Mariposa State Forest
- Primitive Camping
- Camping, Lean To
- Hunting, Wildlife Management Unit 7M
- Nature Photography/Observation
The Mariposa State Forest, 3002 acres in size, is located in the northwest corner of Chenango County and straddles the boundary between Chenango, Madison and Cortland counties.The Finger Lakes Hiking Trail (FLT) traverses across most of mariposa State Forest and is identified in the woods by white trail markers. A lean-to is located along the section of the FLT west of Paradise Hill Road. A parking area for access to he FLT is located off of Chenango County Route 13, along Bamberry Road. A snowmobile trail uses Mariposa and Fuller Roads which remain unplowed in the winter.
The first pioneer settlements in this area began in 1784 when Deacon and Jesse Catlin created Catlin Settlement in what is now the hamlet of Lincklaen. The forested hills in this area were cleared for crops and pasture land. The settlers discovered that the hills in this area were well suited for sheep grazing, so sheep were common livestock on the early farms. After the Civil War, these agricultural lands were converted to dairy farms as the demand for dairy products increased.
Many of the dairy farms went out of business during the 1930's due to the poor economy and less productive soils found on the hilltops. Beginning in 1932, these lands were acquired for the establishment of Mariposa State Forest.
This state forest is located on an area of rolling hilltops that are separated by a series of streams which flow south to the Otselic River. The forest consists of a mixture of native hardwoods with areas of conifer plantations that were mostly established by the Civilian Conservation Corps between 1932 and 1940.
Common native tree species found in this area are sugar maple, red maple, black cherry, white ash, quaking aspen and hemlock. The conifer plantations were established on former agricultural crop or pasture land and consist mostly of planted red pine, Norway spruce and white pine.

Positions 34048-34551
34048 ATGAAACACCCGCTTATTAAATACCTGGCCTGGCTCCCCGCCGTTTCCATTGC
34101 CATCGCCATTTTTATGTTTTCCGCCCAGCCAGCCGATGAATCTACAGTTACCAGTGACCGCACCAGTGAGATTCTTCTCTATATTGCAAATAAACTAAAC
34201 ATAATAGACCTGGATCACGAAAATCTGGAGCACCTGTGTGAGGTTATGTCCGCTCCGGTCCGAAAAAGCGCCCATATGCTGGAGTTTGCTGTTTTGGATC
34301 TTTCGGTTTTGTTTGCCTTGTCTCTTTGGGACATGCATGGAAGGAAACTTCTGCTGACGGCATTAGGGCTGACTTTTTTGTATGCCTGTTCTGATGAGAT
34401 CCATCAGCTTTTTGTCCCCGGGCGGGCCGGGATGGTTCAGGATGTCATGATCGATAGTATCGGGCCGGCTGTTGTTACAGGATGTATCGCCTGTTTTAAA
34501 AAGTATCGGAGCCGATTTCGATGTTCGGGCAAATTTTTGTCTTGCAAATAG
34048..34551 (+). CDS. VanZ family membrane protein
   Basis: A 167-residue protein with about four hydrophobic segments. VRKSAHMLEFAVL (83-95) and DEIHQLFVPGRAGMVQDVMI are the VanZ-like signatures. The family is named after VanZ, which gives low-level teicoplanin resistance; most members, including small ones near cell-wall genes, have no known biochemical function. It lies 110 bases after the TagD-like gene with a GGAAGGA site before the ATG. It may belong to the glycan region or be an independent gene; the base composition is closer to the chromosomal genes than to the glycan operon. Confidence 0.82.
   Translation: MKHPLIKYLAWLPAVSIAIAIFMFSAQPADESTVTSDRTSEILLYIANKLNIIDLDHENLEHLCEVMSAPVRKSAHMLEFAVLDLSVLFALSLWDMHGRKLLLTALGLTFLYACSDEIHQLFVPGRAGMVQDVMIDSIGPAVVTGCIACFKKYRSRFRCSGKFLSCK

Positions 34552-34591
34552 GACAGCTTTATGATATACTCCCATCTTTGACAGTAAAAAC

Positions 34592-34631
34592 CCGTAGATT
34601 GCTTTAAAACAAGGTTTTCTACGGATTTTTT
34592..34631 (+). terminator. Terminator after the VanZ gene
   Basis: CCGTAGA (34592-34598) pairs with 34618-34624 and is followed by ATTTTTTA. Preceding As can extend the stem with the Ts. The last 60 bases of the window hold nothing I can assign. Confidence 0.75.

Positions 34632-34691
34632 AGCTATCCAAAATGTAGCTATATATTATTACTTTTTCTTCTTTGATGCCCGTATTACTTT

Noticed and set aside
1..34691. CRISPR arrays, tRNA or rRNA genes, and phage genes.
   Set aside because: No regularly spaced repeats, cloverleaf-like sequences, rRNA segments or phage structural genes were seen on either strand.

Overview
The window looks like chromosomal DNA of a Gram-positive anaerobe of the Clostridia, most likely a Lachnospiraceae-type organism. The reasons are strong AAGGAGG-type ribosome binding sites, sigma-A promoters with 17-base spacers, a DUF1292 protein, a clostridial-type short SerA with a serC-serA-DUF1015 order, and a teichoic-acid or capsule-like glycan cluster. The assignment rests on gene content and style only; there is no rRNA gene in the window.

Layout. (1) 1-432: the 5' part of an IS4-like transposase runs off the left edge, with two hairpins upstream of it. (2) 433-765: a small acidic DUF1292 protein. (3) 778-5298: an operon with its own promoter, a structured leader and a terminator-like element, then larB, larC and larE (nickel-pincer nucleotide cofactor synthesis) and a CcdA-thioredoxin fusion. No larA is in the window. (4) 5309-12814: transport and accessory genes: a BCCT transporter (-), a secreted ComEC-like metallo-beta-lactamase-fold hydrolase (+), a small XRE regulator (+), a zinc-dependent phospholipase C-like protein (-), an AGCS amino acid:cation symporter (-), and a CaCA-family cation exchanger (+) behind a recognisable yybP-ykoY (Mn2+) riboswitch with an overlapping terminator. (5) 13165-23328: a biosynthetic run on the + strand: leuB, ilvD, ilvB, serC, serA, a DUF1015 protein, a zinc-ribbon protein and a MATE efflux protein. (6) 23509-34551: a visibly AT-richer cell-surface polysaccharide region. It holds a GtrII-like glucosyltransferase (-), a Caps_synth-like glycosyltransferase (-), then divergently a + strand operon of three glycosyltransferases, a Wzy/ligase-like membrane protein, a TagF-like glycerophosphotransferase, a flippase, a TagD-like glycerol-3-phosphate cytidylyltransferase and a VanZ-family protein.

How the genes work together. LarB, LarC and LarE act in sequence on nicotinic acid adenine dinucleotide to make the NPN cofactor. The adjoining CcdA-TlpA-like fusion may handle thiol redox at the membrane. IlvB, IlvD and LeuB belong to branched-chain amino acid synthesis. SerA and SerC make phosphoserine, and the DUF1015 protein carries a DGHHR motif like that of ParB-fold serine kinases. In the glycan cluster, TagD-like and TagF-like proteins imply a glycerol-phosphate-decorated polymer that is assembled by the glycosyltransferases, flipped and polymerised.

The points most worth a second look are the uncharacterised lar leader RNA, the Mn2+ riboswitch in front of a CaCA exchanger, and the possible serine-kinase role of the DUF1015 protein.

Mariposa State Forest is managed by DEC foresters for wildlife habitat, timber production, outdoor recreation and watershed protection. DEC foresters use sustainable forestry practices to ensure that the land is protected for future generations while also providing for current uses. Trees are periodically harvested to be used for the production of hardwood and softwood lumber, utility poles, paper, log cabins and furniture. The management of this forest creates a variety of forest habitat conditions necessary for a diversity of wildlife.
Some of the common wildlife species one might encounter on the forest include: deer, turkey, grouse, woodcock, beaver, coyotes, red squirrels, mink, songbirds, pileated woodpeckers, hawks and owls.
Mariposa State Forest is part of the Muller Hill Unit Management Plan. A Unit Management Plan (UMP) guides the DEC's land management activities on several geographically related forests for a ten-year period, although a number of goals and objectives in the plan focus on a much longer time period. Each UMP addresses specific objectives and actions for public use and forest management.
State Land Use Regulations (link leaves DEC website)
Anyone enjoying the use of Mariposa State Forest must observe the following rules which protect them and the forest environment:
- Do not litter. Carry out what you carry in. Burying of refuse is prohibited.
- If you build a fire, do so with care and use wood from dead and downed trees only. Never leave a fire unattended.
- All motorized vehicles are restricted to access roads posted as motor vehicle trails. Off road use of motorized vehicles, such as ATVs, trail bikes and four-wheel drives is not allowed, except where specifically permitted by signs, posted notice or by DEC permit
- Camping for more than three nights or in a group of ten or more requires a permit from a Forest Ranger. Camping is prohibited within 150 feet of water, roads or trail.
- No permanent structures should be established, including tree stands or blinds.
Mariposa State Forest can be accessed from the south by following State Route 26 to either Chenango County Routes 12 or 13 (Mariposa Road). Both of these routes travel north crossing the state forest and then to the Madison county line into the town of DeRuyter. A variety of unplowed, secondary dirt town roads provide seasonal access to most areas of the forest.
State Forest Office (M-F 8am-4pm): 607-674-4017
Forest Ranger (Evenings, Weekends and Holidays): 315-886-1669
DEC State Forest Ranger Dispatch: 518-408-5850